You are currently viewing the printable version of this article, to return to the normal page, please click here.

Zorn trying to stay calm for return to Seattle

- The Washington Times - Thursday, November 20, 2008

It took Antwaan Randle El very little time Wednesday morning to realize this week will be different for Washington Redskins coach Jim Zorn.

When the Redskins travel to Seattle for Sunday's game, it will mark Zorn's return to a franchise where he played and coached for a combined 15 years.

During a game-plan meeting, Randle El said Zorn was "jumpy," and running back Shaun Alexander called Zorn "giddy" despite a two-game losing streak that has dropped the Redskins to 6-4.

"I hope he can contain himself," Randle El said. "But he's already excited. He's a little jumpy. You can tell in his movements. A little added extra [emotion], and you can understand why."

Quipped left guard Pete Kendall: "I just figured it was the coffee, but maybe it was something else."

After practice, Zorn called facing his old team "cool" but otherwise downplayed the significance of facing former boss Mike Holmgren and former quarterback Matt Hasselbeck.

"I have work to do, so I'm not going to be walking around as though it's something super-great," Zorn said. "I really need to walk around as though we're going to do our business, and that's what I'm going to continue to concentrate on."

Kendall, who started his career with Seattle, said the first meeting against a former team carries different emotions.

"Seattle is personally in my rearview mirror, but for Jim I'm sure it's much different," Kendall said. "He had a much bigger impact on the franchise and was there in its infancy, and is in their Ring of Honor and been a great part of their success. I'm sure it will be a special visit for him."

Zorn played nine years for Seattle and coached there for six years before joining the Redskins. He visited Seattle in 1999 as Detroit's quarterback coach and won 28-20.

"When I saw the schedule before the season, I laughed because it is so ironic," Zorn said. "I thought [NFL commissioner] Roger Goodell put the thing together and said, 'Take that!' But in reality, we have to play every team in the NFC West, and this is part of it. I think it's pretty cool, really."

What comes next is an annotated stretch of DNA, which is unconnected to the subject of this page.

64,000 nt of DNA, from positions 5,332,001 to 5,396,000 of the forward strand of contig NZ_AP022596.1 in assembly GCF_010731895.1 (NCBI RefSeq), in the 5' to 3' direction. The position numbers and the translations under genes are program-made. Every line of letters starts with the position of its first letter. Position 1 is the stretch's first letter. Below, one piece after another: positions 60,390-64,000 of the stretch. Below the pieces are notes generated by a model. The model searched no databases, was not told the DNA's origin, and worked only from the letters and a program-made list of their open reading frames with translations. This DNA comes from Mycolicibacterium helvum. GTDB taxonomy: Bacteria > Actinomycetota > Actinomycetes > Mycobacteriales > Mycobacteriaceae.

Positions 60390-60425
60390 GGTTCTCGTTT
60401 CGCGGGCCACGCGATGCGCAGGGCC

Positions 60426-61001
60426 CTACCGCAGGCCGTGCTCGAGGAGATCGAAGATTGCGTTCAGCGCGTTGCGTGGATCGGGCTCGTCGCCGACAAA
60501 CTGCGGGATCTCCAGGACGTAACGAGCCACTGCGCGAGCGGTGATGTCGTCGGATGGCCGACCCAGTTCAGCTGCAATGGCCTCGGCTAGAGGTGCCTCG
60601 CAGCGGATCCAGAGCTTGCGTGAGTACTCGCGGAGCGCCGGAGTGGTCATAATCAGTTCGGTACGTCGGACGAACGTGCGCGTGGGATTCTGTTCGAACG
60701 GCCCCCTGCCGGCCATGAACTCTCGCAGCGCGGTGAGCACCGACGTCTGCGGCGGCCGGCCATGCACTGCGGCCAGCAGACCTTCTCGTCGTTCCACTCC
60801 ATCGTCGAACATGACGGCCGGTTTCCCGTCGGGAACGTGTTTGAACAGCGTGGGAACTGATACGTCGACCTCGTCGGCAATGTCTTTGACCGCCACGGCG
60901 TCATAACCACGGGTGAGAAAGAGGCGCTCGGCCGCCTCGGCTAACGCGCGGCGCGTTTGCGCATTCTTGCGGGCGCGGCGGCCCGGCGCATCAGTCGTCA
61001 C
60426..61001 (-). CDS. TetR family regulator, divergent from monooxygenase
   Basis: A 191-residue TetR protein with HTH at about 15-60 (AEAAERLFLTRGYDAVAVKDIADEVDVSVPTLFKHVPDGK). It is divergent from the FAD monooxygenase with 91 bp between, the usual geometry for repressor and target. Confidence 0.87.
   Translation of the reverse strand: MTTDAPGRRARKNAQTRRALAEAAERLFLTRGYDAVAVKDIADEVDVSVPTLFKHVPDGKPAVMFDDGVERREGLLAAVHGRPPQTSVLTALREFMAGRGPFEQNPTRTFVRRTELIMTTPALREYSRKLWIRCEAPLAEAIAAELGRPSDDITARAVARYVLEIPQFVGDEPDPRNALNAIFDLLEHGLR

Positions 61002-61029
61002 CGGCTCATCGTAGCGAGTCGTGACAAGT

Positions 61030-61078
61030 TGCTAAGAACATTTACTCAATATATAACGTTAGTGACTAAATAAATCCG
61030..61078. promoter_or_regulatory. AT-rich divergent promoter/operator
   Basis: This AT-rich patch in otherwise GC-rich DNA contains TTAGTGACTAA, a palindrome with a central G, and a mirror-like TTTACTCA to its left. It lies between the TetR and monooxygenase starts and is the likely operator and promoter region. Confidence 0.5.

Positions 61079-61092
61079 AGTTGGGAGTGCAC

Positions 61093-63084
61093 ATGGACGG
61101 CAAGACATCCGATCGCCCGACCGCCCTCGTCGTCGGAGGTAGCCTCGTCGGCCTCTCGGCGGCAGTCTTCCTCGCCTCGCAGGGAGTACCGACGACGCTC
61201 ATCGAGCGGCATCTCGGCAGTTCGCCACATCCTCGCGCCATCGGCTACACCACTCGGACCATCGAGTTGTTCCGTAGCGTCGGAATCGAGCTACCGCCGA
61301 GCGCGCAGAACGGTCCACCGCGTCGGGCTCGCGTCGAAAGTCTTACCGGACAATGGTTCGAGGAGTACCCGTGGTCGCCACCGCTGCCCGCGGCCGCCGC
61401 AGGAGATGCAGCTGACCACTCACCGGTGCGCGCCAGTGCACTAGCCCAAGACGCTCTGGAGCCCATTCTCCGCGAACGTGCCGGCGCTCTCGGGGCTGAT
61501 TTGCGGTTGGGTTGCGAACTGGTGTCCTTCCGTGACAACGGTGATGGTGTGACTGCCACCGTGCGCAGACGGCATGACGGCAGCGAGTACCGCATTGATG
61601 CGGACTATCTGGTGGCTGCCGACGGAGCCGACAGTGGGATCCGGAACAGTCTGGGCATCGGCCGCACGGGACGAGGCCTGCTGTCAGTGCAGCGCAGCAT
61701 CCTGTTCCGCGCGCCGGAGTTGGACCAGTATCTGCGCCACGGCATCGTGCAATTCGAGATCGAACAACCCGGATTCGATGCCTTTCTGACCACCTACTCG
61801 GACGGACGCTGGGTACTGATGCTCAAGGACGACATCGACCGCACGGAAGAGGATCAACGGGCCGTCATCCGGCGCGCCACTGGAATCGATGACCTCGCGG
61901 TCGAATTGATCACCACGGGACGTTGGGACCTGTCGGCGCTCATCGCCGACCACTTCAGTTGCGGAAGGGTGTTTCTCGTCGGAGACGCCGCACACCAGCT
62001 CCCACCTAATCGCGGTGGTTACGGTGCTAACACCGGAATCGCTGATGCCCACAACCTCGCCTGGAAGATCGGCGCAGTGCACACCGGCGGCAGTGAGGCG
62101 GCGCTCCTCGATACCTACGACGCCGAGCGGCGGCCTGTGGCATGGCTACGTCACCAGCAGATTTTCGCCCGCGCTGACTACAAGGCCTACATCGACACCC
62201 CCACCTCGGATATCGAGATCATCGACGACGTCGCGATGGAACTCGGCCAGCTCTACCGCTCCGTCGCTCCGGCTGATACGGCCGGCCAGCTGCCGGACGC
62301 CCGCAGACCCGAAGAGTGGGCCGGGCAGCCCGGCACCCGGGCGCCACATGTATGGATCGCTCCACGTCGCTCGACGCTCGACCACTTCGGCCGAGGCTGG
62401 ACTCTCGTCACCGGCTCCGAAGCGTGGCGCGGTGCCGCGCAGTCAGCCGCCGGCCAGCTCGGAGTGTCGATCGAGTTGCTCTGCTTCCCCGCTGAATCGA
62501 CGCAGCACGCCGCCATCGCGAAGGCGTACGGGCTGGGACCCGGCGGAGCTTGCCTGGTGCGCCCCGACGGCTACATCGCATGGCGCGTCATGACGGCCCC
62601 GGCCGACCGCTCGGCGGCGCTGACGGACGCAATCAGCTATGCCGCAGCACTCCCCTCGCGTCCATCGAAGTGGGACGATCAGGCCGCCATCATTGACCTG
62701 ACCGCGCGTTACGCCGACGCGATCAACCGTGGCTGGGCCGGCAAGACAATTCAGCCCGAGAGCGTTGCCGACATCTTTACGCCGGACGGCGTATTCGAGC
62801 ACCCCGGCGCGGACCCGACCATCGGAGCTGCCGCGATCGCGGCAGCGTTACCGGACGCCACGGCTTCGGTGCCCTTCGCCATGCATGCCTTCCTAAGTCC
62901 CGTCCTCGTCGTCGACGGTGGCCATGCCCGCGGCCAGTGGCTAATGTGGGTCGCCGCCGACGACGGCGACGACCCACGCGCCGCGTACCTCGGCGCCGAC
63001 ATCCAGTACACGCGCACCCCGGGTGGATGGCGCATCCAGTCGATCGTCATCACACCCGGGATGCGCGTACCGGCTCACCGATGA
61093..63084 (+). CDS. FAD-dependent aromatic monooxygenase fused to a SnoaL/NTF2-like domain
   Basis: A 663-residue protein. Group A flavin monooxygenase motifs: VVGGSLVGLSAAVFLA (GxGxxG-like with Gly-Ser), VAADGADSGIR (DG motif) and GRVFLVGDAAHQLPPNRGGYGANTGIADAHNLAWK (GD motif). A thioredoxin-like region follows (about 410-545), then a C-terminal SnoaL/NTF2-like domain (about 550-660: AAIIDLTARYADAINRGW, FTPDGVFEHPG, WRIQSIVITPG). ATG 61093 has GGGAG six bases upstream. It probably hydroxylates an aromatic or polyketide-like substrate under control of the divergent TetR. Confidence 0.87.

Six don't practice

Kendall (knee), Randle El (ankle), running back Clinton Portis (leg, knee), linebacker Marcus Washington (ankle), left tackle Chris Samuels (knee) and defensive tackle Anthony Montgomery (Achilles) did not practice Wednesday.

Only Washington and Montgomery are iffy for Sunday.

Portis said his body feels better than last week at this time and vowed to play.

"I'll be playing this week, no ifs, ands or buts about it," he said. "It's coming along and it's sore, but it's nothing I can't fight through. ... I didn't have the leg drive and I couldn't get my knees high to pull out of stuff [against Dallas]. As far as running the ball, I did OK but as far as breaking tackles and getting a burst of speed, I didn't have that."

Cornerback Shawn Springs (calf) participated in the entire practice and is expected to play after missing four consecutive games.

Discussing Taylor

In anticipation of next week's one-year anniversary of Sean Taylor's death, Zorn moved a collage of pictures that hung outside his office into the team auditorium Wednesday.

"I wanted to make sure these guys knew he was the kind of player that they wanted to practice like and play like, and that's part of the memory we need to keep alive on this team - the kind of player he was," Zorn said. "Next week, things are going to be a little tender. I wanted to make sure I brought it up now so it wouldn't catch anybody by surprise next week."

Voting domination

The Redskins' incessant attempt to garner more Pro Bowl votes from fans is evidently working. They have the leading NFC vote getter at 16 positions, including all four special teams spots.

The notable nonleaders are quarterback Jason Campbell (third in the NFC) and defensive end Andre Carter (second behind the Giants' Justin Tuck).

Three weeks remain in the online voting. The fans', coaches' and players' votes each count for one-third of a player's total.